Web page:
If a felon has been released from prison, I equate that as MY gov't telling me that they no longer believe the person they are releasing to be a detriment to society. If they are releasing him before they can give me that assurance, then not only should the felon be held responsible, but the person who authorized his release.
    This is entirely absurd.

    The government releases a felon because they've fulfilled the aspect of their punishment related to prison. If an individual is sentenced to 10 years, at 10 years, the prison must release that person, even if the guy is just as homicidal or more so than when he came in. Maybe they'll get early release for good behavior, but no amount of bad attitude (so long as it doesn't turn into an actual crime) will extend a prisoner's sentence past the release date. It has nothing to do with the government saying "This person is no longer a threat to society." In fact, many individuals imprisoned because of nonviolent offenses end up as violent criminals after their release. [See these Bureau of Justice documents; it is a BoJ doc, so they try to dress up the statistics, but look closely and you'll find that nonviolent offenders tend to become violent: "Among nonviolent releasees, about 1 in 5 were rearrested for a violent crime within 3 years of discharge"].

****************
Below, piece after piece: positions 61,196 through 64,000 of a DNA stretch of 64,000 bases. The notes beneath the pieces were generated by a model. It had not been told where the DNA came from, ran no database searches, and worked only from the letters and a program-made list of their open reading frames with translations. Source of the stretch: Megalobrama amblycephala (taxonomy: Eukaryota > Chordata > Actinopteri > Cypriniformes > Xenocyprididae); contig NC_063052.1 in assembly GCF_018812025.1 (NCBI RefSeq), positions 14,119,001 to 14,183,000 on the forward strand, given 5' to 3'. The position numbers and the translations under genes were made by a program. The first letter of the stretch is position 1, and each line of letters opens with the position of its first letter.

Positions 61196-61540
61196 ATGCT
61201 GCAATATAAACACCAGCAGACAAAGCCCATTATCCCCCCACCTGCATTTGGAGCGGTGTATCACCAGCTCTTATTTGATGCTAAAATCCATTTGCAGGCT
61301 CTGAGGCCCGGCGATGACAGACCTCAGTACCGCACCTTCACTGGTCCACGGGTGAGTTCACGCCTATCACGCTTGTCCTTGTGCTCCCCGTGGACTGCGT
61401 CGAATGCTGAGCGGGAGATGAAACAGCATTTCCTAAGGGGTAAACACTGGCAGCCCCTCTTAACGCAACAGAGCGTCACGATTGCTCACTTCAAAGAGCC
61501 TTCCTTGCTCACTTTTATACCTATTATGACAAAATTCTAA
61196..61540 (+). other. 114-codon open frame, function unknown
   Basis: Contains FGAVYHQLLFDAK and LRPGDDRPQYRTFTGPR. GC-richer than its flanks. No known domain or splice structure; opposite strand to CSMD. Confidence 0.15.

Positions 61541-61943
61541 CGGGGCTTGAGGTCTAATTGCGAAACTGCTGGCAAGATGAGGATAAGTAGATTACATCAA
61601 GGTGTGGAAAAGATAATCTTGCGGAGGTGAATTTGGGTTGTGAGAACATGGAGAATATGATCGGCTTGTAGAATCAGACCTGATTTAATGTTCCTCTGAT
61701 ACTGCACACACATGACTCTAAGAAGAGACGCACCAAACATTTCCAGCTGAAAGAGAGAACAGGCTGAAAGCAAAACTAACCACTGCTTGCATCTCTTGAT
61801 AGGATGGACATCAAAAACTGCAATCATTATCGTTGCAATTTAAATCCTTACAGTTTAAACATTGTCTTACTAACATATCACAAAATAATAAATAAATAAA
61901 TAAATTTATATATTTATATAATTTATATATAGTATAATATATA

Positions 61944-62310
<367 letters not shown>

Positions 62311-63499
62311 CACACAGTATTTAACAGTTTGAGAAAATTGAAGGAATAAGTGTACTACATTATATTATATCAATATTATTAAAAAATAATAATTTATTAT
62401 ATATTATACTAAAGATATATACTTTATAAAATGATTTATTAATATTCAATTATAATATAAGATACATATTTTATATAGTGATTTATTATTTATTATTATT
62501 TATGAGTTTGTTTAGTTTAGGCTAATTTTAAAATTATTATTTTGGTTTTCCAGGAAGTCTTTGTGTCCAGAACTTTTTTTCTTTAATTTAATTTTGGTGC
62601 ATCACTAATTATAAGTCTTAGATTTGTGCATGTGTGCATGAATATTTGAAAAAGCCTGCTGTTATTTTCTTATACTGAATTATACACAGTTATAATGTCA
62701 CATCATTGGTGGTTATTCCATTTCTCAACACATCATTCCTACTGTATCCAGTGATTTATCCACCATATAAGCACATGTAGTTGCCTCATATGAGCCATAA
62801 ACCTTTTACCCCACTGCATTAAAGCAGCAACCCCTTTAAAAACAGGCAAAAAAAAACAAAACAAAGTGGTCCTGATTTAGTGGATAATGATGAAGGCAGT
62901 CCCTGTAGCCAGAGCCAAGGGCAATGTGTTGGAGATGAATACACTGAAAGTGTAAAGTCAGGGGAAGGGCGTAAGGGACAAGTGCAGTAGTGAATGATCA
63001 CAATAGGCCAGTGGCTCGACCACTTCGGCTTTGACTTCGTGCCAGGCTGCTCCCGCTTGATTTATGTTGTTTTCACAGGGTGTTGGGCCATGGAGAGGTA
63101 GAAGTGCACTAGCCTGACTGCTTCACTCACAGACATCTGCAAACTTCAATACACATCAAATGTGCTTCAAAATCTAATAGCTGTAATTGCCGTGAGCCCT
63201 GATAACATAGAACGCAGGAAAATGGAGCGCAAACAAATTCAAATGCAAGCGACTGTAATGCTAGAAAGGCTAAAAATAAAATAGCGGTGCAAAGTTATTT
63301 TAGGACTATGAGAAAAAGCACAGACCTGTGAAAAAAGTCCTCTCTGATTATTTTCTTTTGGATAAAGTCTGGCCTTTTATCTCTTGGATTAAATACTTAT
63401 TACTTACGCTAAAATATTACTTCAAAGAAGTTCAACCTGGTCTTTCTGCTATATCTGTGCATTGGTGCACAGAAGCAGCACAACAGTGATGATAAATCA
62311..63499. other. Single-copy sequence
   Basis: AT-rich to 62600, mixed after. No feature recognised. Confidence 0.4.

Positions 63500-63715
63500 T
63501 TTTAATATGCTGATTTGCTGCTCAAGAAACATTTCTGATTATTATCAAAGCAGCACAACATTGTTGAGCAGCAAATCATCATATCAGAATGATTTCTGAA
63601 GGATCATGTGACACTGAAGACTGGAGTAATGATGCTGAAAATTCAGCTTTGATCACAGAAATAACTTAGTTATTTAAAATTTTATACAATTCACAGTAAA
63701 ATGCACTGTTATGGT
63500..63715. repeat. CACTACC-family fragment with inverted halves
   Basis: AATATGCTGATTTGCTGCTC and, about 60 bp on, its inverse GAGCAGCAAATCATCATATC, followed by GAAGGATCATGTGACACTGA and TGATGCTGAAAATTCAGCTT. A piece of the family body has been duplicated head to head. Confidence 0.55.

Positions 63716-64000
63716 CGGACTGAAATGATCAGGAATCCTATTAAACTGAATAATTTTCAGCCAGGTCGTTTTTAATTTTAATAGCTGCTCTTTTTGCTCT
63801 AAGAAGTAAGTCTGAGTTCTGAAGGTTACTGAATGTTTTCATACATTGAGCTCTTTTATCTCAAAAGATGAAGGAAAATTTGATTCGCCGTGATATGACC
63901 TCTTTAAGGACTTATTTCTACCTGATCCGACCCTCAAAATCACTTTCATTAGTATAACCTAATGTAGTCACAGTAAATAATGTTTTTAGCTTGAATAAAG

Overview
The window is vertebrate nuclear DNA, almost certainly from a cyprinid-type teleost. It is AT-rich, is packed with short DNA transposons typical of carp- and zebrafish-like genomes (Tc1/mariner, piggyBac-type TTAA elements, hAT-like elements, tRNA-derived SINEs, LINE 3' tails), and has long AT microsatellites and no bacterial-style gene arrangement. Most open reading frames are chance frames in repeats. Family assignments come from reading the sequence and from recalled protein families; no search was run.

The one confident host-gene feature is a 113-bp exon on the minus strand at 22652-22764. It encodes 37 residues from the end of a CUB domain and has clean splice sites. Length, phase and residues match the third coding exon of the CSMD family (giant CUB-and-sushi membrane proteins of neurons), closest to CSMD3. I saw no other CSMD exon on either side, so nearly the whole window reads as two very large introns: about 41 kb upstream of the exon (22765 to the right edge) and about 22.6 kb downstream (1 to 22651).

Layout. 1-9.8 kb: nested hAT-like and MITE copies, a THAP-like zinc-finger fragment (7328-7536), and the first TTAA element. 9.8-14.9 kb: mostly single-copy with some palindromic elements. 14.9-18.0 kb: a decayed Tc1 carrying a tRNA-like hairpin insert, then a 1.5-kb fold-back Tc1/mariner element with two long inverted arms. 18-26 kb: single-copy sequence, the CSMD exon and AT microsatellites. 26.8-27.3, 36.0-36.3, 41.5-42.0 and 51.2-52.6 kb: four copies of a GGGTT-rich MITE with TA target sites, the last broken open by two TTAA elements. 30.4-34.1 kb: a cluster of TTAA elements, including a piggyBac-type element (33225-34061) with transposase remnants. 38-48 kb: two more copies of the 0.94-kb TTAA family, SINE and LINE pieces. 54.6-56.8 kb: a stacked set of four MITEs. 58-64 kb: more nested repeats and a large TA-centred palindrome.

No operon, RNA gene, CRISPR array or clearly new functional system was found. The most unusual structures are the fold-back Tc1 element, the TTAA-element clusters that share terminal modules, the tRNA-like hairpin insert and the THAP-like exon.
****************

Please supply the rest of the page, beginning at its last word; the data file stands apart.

I think you made the exact opposite argument you intended by arguing that the prison should keep someone beyond their sentence because some shrink somewhere thinks they're still a danger.

    And, again, I don't see it as preventative. I see it as a punishment.

    Can't handle your freedom without committing a crime? Welcome to prison. Can't go through life without being violent? Welcome to being unarmed.




    Then again, you might be entirely right about the ability to enforce.... but whether it would work is an entirely different argument from whether it would justified in the first place...